Amanda Gorman’s words offer the perfect mix of reflection and hope

Anyone who watched the US presidential inauguration this week was introduced to the poet Amanda Gorman, who has received great praise for the words she delivered. Not only is she the youngest inaugural poet ever, but her words also deeply moved a nation at a time of great division. 

Among her many impactful verses, one that stuck with many listeners was, “If we merge mercy with might, and might with right, then love becomes our legacy.” With the perfect mix of reflection on the past and hope for the future, Gorman articulated many of the shared fears and challenges facing Americans while providing a measured dose of optimism about the future. 

Originally from Los Angeles, Gorman became the Youth Poet Laureate of Los Angeles at age 16 and the first National Youth Poet Laureate three years later in 2017. A highlight of the inauguration, she is no stranger to being a “public occasion poet.” She has performed at the Library of Congress and the observation deck at the Empire State Building. Her inaugural performance puts her in the company of poetry greats like Robert Frost and Maya Angelou. 

Much like President Joe Biden and Maya Angelou, Gorman also struggled with a speech impediment as a child. “I think there is a real history of orators who have had to struggle, a type of imposed voicelessness, you know, having that stage at the inauguration,” Gorman said in an NPR interview. “So it’s really special for me.”

We encourage you to listen to Amanda Gorman’s full performance and read her poem here.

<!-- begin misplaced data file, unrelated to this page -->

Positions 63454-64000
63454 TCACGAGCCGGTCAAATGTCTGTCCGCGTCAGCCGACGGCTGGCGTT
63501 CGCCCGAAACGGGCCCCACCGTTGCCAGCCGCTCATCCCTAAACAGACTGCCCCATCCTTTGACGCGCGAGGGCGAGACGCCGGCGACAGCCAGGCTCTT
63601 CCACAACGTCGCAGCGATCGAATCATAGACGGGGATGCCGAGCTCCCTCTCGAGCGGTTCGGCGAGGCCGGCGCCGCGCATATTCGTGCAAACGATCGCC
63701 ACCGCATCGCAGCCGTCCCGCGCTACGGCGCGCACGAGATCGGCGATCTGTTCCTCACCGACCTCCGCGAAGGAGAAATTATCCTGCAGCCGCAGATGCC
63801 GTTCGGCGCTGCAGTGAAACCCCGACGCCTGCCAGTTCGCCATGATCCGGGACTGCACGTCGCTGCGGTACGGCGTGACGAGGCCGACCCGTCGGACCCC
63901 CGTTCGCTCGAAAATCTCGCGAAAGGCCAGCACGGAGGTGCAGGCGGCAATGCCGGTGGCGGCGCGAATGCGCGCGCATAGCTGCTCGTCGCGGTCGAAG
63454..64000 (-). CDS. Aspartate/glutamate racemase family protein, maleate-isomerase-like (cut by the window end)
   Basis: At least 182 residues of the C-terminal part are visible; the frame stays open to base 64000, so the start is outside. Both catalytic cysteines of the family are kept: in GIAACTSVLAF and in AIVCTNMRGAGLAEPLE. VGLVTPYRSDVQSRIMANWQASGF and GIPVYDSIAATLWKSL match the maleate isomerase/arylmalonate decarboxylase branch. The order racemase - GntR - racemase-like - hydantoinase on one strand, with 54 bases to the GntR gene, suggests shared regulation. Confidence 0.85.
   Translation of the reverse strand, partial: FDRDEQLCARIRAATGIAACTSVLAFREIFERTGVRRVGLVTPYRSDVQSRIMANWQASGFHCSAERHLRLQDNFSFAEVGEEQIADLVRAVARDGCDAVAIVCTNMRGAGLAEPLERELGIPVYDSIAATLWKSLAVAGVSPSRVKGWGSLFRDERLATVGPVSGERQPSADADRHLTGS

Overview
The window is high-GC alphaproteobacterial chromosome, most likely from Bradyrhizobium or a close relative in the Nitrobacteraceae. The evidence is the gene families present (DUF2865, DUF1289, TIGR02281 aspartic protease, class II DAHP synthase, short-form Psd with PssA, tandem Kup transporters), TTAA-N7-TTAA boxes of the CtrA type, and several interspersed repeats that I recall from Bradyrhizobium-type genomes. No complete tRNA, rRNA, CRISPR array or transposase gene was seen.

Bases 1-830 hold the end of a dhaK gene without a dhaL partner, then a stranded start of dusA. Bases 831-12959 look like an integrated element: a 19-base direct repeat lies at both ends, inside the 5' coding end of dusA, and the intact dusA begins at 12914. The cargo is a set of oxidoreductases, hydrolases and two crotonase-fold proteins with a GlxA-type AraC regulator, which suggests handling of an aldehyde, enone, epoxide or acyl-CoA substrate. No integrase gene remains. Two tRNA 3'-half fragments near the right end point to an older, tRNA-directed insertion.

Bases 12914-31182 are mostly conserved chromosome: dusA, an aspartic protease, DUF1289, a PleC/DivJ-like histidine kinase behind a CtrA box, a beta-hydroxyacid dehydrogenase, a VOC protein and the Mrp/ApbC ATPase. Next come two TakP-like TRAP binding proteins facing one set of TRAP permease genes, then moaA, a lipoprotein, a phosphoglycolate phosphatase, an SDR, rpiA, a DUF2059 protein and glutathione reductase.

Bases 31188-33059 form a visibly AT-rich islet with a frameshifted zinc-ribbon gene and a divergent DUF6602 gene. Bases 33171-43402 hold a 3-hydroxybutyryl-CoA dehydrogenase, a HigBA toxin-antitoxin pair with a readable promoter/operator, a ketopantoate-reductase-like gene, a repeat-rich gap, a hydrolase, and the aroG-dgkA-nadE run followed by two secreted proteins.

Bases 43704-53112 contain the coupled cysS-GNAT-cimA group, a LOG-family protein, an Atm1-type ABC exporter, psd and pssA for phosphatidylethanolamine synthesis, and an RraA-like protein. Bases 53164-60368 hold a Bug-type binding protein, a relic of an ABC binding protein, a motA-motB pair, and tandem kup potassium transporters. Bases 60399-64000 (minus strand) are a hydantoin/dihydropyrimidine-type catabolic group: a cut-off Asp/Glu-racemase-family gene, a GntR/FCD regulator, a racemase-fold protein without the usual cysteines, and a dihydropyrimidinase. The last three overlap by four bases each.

Image source: Wall Street Journal

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Amanda Gorman’s words offer the perfect mix of reflection and hope

Anyone who watched the US presidential inauguration this week was introduced to the poet Amanda Gorman, who has received great praise for the words she delivered. Not only is she the youngest inaugural poet ever, but her words also deeply moved a nation at a time of great division. 

Among her many impactful verses, one that stuck with many listeners was, “If we merge mercy with might, and might with right, then love becomes our legacy.” With the perfect mix of reflection on the past and hope for the future, Gorman articulated many of the shared fears and challenges facing Americans while providing a measured dose of optimism about the future. 

Originally from Los Angeles, Gorman became the Youth Poet Laureate of Los Angeles at age 16 and the first National Youth Poet Laureate three years later in 2017. A highlight of the inauguration, she is no stranger to being a “public occasion poet.” She has performed at the Library of Congress and the observation deck at the Empire State Building. Her inaugural performance puts her in the company of poetry greats like Robert Frost and Maya Angelou. 

Much like President Joe Biden and Maya Angelou, Gorman also struggled with a speech impediment as a child. “I think there is a real history of orators who have had to struggle, a type of imposed voicelessness, you know, having that stage at the inauguration,” Gorman said in an NPR interview. “So it’s really special for me.”

We encourage you to listen to Amanda Gorman’s full performance and read her poem here. 

Image source: Wall Street Journal

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